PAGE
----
When Logo Slogan wakes up in the morning, he thinks the same first thought each time, which is not, contrary to popular belief, that he hates his name. He is, however, tired of explaining how he came by it and refuses to say any more than that yes, it is his own given name, and no, it is not a joke.

His first thought is only and always of breakfast–cereal, more specifically. The brand makes no difference to him, he enjoys them all kinds equally, and he considers the soggy American delicacy his primary motication for getting out of bed. Someone (a rather important someone) told him once that it was deplorable that he should eat without first

brushing his teeth. Logo is uncertain if he responded that future plaque could happily commingle with current plaque, or not.

In any case, he is no longer bound to explain anything to someone after last evening; shortly before midnight, someone telephonically ousted Logo from her life in a hollow, crackly voice. He accepted the news calmly, indifferently, courteously. He disconnected and fell asleep thinking of her. But the next morning, only cereal came to mind.

Mr. Slogan dislikes being addressed in the aforementioned manner, but not because “Mr. Slogan” sounds like a nickname given to a clever advertising executive. Logo (his preferred moniker) sees the use of the title Mr. as a social gesture that must be reciprocated. Calling others Mr. or Ms. or Mrs. does not suit him in the slightest. Whenever he wants to say Mister, he sees the letters M and R and a period in his mind’s eye, and he feels tempted to say “Murr.”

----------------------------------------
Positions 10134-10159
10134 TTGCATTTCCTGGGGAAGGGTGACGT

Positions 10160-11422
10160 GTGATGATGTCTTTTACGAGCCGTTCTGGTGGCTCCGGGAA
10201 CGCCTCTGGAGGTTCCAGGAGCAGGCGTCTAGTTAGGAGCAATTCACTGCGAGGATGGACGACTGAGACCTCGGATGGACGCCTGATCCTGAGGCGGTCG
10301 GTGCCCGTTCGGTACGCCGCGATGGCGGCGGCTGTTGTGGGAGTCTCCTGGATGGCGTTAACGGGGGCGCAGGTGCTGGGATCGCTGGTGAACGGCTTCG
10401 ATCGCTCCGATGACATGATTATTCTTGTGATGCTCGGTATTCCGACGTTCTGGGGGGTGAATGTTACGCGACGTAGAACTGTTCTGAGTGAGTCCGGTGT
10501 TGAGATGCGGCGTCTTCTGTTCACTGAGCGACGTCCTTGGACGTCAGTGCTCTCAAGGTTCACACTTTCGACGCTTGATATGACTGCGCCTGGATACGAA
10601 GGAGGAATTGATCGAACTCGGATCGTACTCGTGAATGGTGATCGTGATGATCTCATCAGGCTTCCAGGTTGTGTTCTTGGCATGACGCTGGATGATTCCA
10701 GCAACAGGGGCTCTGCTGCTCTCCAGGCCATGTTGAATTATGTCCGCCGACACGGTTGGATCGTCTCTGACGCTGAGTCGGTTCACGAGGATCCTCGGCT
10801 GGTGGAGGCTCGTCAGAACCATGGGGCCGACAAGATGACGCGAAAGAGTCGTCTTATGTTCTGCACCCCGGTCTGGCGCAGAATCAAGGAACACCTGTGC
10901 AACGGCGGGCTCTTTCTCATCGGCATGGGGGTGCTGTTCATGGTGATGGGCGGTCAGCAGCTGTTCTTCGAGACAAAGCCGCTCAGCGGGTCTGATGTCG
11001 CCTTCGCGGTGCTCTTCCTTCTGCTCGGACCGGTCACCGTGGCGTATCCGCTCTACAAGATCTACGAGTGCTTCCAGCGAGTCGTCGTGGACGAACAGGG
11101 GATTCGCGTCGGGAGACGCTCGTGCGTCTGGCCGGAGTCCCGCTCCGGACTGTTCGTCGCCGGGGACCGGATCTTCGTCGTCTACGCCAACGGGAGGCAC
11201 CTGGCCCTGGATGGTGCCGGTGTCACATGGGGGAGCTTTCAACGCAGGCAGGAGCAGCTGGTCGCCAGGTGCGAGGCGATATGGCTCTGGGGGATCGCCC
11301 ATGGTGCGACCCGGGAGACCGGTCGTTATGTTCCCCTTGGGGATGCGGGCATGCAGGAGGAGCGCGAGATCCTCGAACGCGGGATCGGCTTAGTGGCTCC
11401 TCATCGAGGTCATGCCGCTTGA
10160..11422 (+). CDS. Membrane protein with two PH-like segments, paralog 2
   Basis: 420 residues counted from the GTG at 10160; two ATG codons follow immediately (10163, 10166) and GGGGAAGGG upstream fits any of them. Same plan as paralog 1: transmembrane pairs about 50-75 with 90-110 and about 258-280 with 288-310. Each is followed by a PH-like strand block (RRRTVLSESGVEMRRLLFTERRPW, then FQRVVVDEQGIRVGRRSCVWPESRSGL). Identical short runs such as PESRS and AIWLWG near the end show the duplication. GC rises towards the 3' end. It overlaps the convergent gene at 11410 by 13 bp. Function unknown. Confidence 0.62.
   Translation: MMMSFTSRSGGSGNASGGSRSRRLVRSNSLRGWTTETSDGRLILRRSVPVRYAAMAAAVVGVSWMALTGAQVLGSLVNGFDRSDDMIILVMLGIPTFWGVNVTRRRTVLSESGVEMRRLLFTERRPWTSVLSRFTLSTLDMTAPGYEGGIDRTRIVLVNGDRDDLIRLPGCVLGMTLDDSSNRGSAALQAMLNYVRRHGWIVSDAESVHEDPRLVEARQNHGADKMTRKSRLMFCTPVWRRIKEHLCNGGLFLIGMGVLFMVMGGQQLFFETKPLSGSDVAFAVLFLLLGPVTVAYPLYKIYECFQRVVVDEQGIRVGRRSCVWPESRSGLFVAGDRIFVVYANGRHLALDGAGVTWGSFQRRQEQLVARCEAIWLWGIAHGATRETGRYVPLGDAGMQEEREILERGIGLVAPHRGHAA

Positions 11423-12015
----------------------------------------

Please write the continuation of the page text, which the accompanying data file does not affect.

Most everyone is averse to constantly dodging temptations–don’t dieters abhor the ice cream store they pass on the way to work? Logo Slogan is no different than anyone else. For the record, he is not on a diet, and he likes ice cream, especially mixed with cereal. Someone criticized him once for deigning to pair something as banal as raisin bran with the paragon of dairy products. Probably his answer was a shrug, because someone liked to nag, and he could not be bothered to argue with her objections most of the time.

It is largely agreed that he appreciated someone’s maternal tendencies due to unresolved childhood conflicts of an Oedipal nature. He did not object to constant clucking as he found it comforting, and, quite possibly, attractive.

Last night, after hearing the telephone receiver dock into its base with a note of strange finality, he thought of how she used bring him breakfast when he slept at her house. Someone would draw open the curtains when she wanted Logo to wake up. He would open his eyes to the morning sun spilling into the room from the large, white windows, and the brightness made him squint, so he would close his eyes only to find that he could still perceive the red inside of his eyelids. Her voice was tap shoes on concrete. On the nightstand next to his head would appear a piece of toast, a stack of pancakes, a plate of eggs, which he ate unfailingly, even though it felt as if he were walking with his shoes on the wrong feet. She was a marvelous cook.

He would leave as soon as he could extricate himself from her nest of nurturing and nutrition and eat cereal the moment he came home. Tomorrow, and after, breakfast would be far more certain.

In that sense, it is hardly surprising that cereal was the first thought to emerge in the morning since it was his last thought before he fell asleep. Perhaps at the end of the day, he picks up his thoughts and tosses them into a garbage sack in hopes of sanitary sleep, and when he wakes up, the first idea to be removed from the bag is necessarily the final addition of the night before. However, this implies that Logo’s cognitions all culminate in cereal. This seems to be a symbol that begs decoding and interpreting, both superfluous actions entirely contrary to his natural inclinations.